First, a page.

Doodling wanders.  Sketching renders.

Within the parameters of setting, time, and media, sketching zeroes my gaze in what is in front of me.  It tries to, at least.  Rendering the pitcher and glasses on the table here is so different than the symbol of “pitcher and glasses.”  Indeed, this is what I want to see:

pitcher glass drawing

My untrained mind holds these flat shapes as a sufficient representation.  But if a pitcher and glasses are on a table here in front of me, they are as removed from this symbol as map is from place.  I actually have to un-see what my vocabulary throws in front of me through the prism of language (look! A pitcher! And glasses!) and instead see only What Is.

This means shifting my gaze to catch light, shape, grades, boundaries.  It means noticing texture.  On the table here, the the cloth is black, the pitcher silver and sweating with condensation, and the glasses striped with the silvery-white reflections of a dozen bulbs. The objects are much lighter than field, which means their edges cannot be drawn in black pen on a white surface.  My ink has to capture absences.  I work from the outside in.

The name of the object and its functional purpose are irrelevant.  My rendering is inversion.  The image must rise from a forced unfamiliarity, from a choice to view this place in front of me as a completely alien terrain.

This inversion also turns the initial assumption inside-out.  Is journaling doodling?  Or is it sketching?

Is it drawing?

Is it art?

Right at the moment when my doodles are taking up more space than words, I read Holly Wren’s difficult and lovely reflection on her poetry and on the value of what we make, simply because we make it:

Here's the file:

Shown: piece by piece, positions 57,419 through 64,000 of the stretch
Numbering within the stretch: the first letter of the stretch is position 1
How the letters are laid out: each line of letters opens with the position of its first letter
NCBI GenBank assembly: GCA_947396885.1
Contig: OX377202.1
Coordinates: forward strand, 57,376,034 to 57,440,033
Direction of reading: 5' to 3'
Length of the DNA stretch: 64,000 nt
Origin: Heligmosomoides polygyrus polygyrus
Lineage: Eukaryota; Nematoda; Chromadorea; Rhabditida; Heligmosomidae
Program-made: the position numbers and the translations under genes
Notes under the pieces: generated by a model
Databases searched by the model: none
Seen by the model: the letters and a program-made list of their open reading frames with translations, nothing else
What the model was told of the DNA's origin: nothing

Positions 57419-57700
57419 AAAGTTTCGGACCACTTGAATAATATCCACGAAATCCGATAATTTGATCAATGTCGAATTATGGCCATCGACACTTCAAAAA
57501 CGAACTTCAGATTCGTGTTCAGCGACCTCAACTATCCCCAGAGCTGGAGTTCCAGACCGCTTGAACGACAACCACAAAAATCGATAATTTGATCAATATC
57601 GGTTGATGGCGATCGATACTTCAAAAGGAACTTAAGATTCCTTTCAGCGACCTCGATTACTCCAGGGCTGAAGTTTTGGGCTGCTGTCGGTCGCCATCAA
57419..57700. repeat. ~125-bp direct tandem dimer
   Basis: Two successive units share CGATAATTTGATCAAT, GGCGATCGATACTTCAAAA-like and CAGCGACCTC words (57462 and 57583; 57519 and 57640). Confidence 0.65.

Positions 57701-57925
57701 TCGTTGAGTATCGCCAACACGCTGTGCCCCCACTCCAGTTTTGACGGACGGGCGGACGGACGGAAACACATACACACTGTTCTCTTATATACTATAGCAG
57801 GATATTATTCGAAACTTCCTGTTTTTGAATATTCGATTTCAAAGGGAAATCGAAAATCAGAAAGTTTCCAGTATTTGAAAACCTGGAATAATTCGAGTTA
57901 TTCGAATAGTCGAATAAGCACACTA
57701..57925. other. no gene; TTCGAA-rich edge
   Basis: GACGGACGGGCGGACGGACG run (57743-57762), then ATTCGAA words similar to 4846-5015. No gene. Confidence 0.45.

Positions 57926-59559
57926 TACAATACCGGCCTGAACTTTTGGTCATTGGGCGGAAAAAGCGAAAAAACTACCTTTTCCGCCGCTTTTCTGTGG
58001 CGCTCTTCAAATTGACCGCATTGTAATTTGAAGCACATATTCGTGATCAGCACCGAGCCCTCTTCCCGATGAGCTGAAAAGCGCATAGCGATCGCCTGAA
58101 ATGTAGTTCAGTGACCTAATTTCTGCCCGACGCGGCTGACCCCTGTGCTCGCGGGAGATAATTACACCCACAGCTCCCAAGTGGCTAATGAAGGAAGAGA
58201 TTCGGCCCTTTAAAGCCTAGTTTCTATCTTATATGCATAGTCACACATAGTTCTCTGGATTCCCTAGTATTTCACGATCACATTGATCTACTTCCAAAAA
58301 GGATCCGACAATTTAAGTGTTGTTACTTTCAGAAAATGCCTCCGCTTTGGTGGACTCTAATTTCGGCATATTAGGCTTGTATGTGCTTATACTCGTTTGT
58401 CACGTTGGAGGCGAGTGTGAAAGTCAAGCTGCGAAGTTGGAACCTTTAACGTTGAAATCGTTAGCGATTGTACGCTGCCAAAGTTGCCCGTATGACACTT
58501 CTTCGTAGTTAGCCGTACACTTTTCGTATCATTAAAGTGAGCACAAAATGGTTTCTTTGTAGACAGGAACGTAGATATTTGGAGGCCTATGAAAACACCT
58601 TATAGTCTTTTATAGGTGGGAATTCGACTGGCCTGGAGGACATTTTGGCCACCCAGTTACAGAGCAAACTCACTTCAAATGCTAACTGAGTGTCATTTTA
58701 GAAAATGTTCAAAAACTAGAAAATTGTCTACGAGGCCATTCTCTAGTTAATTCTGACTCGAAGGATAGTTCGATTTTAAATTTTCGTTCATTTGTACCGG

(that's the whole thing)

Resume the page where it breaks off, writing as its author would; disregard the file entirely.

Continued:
It’s not so different from my commitment to laying a beautiful table, using my grandmother’s linens and good silver, even on a Monday night. These acts originate in my commitment, my pact with myself, to pay attention to life—my one and only life—and the little world I inhabit. They also give me pleasure, make me happy, and provide a way to create beauty, through meaningful work, using really basic materials.


– Holly Wren Spaulding, “Worth”

“Pay attention.”  This directive blurs the distinction between these forms of art.  Yes, journaling is doodling, and it is art if its images rise up from an awake and playful mind.  Yes, writing is sketching, and it is art if its slices of the world resolve into focus through a gaze that’s chosen to see.

Attention is the condition that defines an act of creativity.  Attention differentiates between junk and treasure, between monotony and energy.